Published March 17, 2017 This content is archived.
Two UB architecture professors have been selected as 2017 honorary fellows by the Royal Architectural Institute of Canada (RAIC).
Brian Carter and Annette LeCuyer, both professors of architecture in the School of Architecture and Planning, are being honored for the awareness they’ve raised of Canadian architecture through publishing.
“It is a pleasure to salute two candidates who are both deeply rooted in practice and who also advocate for the profession through their scholarly work and international reach,” says Barry Johns, chancellor of the RAIC College of Fellows.
“Their exhibitions and publications in particular consistently explore the compelling values of what makes the best of Canadian architecture unique around the world,” Johns adds.
Carter and LeCuyer, who are married, both practiced in England, where they designed award-winning buildings and wrote several books on architecture. They also co-edited issues of Architectural Review and Architectural Design, with a focus on contemporary Canadian architecture.
LeCuyer worked for Foster Associates and was an associate at Allies and Morrison Architects, where she led the design teams for award-winning projects in London and at Cambridge University. She is the author of several books on contemporary architecture and building technology.
As editor for TUNS Press from 1994 to 2013, Carter was responsible for the publication of 10 award-winning books on the work of significant and emerging Canadian architects. He served as dean of UB’s School of Architecture and Planning from 2003-11.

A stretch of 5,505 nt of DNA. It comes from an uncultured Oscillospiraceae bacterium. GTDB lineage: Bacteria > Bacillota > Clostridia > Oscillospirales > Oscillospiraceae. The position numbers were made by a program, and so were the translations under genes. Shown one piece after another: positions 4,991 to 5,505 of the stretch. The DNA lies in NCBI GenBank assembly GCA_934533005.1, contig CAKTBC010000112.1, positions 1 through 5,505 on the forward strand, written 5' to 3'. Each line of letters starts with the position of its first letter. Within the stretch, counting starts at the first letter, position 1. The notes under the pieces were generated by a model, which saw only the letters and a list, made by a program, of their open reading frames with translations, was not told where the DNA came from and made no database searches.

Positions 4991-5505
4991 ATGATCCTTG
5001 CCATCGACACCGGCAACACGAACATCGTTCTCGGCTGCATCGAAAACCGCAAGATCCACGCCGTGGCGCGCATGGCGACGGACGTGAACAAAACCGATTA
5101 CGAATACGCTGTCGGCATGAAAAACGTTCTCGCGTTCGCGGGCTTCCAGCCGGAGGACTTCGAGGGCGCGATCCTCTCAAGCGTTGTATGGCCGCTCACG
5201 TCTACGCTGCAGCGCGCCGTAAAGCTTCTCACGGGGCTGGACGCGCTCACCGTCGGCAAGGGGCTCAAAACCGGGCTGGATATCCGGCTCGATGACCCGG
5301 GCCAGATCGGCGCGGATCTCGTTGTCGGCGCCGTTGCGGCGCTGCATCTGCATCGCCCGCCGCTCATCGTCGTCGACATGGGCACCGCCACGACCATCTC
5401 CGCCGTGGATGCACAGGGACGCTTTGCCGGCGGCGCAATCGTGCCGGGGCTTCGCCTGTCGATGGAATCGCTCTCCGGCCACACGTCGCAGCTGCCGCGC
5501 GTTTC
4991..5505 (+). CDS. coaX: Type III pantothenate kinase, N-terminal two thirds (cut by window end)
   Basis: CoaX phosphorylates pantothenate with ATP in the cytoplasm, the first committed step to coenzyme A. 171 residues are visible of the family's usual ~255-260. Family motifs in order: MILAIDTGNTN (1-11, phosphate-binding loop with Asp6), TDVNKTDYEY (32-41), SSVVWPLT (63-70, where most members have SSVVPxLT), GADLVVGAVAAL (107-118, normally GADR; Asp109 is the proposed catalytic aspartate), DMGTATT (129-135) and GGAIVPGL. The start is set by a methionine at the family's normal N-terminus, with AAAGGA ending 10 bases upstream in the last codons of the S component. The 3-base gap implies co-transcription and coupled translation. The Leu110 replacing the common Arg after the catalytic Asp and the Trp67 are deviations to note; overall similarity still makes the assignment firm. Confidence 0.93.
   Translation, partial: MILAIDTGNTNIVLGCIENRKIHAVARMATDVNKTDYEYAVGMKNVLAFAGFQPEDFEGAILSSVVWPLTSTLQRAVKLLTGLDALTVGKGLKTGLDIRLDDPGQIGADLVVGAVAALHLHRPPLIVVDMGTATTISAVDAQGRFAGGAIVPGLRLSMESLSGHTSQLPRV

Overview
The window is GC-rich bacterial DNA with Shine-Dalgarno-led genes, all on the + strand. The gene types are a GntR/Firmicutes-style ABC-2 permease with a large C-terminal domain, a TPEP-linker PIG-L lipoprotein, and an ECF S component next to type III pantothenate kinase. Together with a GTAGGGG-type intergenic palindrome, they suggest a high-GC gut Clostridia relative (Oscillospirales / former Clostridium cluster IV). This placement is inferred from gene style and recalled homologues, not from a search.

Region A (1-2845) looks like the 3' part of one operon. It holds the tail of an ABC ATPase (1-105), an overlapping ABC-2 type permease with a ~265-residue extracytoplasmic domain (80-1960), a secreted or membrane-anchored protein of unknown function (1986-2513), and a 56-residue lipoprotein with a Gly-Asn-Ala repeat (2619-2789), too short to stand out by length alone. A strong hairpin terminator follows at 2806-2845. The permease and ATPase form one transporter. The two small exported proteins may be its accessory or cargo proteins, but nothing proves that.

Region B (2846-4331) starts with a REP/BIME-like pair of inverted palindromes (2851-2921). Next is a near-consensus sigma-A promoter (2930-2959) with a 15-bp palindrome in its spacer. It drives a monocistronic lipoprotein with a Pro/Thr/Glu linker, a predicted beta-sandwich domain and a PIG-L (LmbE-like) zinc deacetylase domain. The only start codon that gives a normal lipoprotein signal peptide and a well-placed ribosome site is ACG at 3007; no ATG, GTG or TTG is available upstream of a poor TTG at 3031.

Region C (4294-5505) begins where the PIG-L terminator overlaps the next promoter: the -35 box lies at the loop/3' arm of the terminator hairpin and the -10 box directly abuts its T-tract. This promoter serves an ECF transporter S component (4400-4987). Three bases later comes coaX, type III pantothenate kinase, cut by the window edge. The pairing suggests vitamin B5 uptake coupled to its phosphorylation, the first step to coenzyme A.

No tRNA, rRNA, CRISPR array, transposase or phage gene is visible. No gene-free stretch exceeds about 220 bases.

“We are honored to be recognized by the RAIC — especially in this significant year — and continue to be inspired by Canada, its architects and architecture,” Carter and LeCuyer say.
Carter and LeCuyer, along with Jeanne Gang of Studio Gang, will be inducted into the RAIC College of Fellows at this year’s RAIC/Ontario Association of Architects Festival of Architecture, which runs from May 24-27 in Ottawa.
“This honor is richly deserved and is a reflection of Brian’s and Annette’s ability to be deeply rooted in both practice and scholarship,” says Robert Shibley, dean of the School of Architecture and Planning.
“It is doubly significant when the RAIC cites their scholarship as part of the recognition. Brian and Annette manifest the very idea that practice through scholarship and scholarship through practice are laudable enterprises,” Shibley adds.